BERLIN (Reuters) - Germany’s Constitutional Court ruled on Friday that foreign media should have access to the trial of a suspected neo-Nazi in connection with 10 racist murders, including of eight ethnic Turks, after a Turkish newspaper filed a complaint.
The Munich court where the trial is due to start on April 17 had allocated 50 seats to all media on a first-come-first-served basis, but, in the event, none went to Turkish journalists.
Turkish newspaper Sabah filed a complaint with the Constitutional Court in Karlsruhe, saying that the Munich court’s decision not to guarantee seats to Turkish media had violated its right to equality.
“(The Munich court should) provide an appropriate number of seats to representatives of the foreign media with a special connection to the victims of the accused,” the Constitutional Court said in a statement.
“It would be possible to open up not fewer than three places for an additional contingent (in the small courtroom),” it said, adding that it was for the court to decide how to allocate the extra seats.
The case provoked anger in Turkey and embarrassment for the German authorities, already under fire over botched investigations into the killings and for their failure to consider they may have had a racist motive.
“I am very relieved by the Karlsruhe verdict,” German Foreign Minister Guido Westerwelle said.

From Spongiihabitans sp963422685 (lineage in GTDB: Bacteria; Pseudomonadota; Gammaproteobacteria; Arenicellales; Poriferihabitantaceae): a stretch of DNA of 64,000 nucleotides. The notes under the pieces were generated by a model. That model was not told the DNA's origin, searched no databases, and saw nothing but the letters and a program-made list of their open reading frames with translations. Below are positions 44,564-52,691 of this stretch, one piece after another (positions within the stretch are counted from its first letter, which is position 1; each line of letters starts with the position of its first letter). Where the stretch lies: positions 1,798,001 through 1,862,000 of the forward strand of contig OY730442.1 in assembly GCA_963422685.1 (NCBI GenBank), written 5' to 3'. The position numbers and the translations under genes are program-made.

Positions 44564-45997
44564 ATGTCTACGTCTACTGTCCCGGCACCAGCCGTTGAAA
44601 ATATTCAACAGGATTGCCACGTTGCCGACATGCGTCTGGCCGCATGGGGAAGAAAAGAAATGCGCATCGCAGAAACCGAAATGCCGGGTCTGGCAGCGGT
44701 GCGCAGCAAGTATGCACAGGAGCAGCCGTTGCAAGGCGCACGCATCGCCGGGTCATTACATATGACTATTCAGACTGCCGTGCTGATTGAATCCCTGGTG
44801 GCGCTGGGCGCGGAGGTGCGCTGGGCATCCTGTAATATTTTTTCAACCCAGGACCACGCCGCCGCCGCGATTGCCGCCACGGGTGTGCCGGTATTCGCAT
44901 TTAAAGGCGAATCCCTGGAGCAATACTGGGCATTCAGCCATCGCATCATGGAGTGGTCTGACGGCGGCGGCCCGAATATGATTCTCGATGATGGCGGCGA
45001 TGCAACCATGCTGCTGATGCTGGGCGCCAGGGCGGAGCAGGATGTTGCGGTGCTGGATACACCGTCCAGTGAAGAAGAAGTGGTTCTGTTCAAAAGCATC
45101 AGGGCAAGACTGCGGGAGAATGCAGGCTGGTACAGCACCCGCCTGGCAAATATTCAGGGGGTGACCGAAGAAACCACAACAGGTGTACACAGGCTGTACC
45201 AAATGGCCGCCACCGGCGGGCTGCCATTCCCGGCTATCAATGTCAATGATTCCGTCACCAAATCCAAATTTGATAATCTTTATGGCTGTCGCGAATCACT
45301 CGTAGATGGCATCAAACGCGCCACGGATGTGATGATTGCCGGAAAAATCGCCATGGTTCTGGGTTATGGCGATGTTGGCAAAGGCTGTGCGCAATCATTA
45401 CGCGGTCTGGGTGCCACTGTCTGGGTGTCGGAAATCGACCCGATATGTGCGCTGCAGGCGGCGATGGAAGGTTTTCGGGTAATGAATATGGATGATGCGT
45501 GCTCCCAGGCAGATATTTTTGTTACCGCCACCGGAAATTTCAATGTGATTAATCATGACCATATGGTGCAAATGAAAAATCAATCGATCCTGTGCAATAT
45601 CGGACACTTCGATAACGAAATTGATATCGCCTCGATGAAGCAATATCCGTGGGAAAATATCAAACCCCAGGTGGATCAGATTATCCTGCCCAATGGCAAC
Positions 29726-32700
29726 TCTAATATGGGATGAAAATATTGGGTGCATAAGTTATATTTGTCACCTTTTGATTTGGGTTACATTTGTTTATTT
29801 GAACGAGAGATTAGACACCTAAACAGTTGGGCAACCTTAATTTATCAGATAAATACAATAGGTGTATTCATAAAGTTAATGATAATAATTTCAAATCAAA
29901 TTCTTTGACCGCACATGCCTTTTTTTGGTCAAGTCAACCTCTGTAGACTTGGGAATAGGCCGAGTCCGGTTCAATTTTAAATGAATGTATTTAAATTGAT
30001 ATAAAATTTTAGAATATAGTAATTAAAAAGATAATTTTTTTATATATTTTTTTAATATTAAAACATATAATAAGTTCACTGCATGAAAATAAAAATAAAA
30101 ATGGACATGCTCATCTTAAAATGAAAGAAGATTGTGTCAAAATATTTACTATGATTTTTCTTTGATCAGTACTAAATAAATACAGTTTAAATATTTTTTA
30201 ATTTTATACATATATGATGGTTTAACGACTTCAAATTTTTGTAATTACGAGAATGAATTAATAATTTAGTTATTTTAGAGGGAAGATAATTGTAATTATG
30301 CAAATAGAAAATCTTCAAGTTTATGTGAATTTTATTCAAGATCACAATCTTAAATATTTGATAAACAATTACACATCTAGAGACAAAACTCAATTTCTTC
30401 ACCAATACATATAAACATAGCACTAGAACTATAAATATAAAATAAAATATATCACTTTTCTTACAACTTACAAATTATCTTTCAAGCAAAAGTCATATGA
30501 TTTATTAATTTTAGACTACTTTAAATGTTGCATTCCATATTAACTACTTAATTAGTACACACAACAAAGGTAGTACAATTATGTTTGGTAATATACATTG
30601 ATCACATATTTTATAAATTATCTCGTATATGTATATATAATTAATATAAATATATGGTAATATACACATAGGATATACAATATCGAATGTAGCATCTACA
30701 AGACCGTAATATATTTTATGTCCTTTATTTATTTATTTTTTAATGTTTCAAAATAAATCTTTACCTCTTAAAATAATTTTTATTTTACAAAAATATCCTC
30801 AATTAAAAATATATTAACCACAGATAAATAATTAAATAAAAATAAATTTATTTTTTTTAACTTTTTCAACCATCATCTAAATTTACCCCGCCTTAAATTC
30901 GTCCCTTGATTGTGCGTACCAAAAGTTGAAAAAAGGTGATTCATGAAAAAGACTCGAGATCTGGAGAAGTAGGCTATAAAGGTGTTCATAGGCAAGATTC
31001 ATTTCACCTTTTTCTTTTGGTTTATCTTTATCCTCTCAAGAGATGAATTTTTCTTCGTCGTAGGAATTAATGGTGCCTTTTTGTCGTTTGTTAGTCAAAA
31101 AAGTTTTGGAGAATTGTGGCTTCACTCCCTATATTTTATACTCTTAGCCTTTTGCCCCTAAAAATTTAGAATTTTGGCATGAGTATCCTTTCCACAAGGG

Sabah, which along with other Turkish media and representatives of Germany’s large ethnic Turkish community had accused the Munich court of insensitivity, also hailed Friday’s ruling.
“We are also happy of course that because of Sabah’s complaint other Turkish media can attend ... This is a historic trial,” the paper’s deputy chief editor for Europe, Ismail Erel, told Reuters Television.
A previously unknown neo-Nazi cell, the National Socialist Underground (NSU), carried out the murders of the eight Turks, a Greek and a policewoman over a period from 2000 to 2007.
The focus of the trial will be a 38-year-old woman, Beate Zschaepe, accused of being an NSU founder member and of involvement in the murders. Four suspected male accomplices are also on trial.
The existence of the cell came to light by chance when two members committed suicide after a botched bank robbery and when Zschaepe allegedly set fire to an apartment used by the gang.
At a memorial ceremony for the victims last year, Chancellor Angela Merkel begged the families for forgiveness for Germany’s failings and pledged to take action against neo-Nazis.
Reporting by Gareth Jones and Alexandra Hudson; Editing by Alison Williams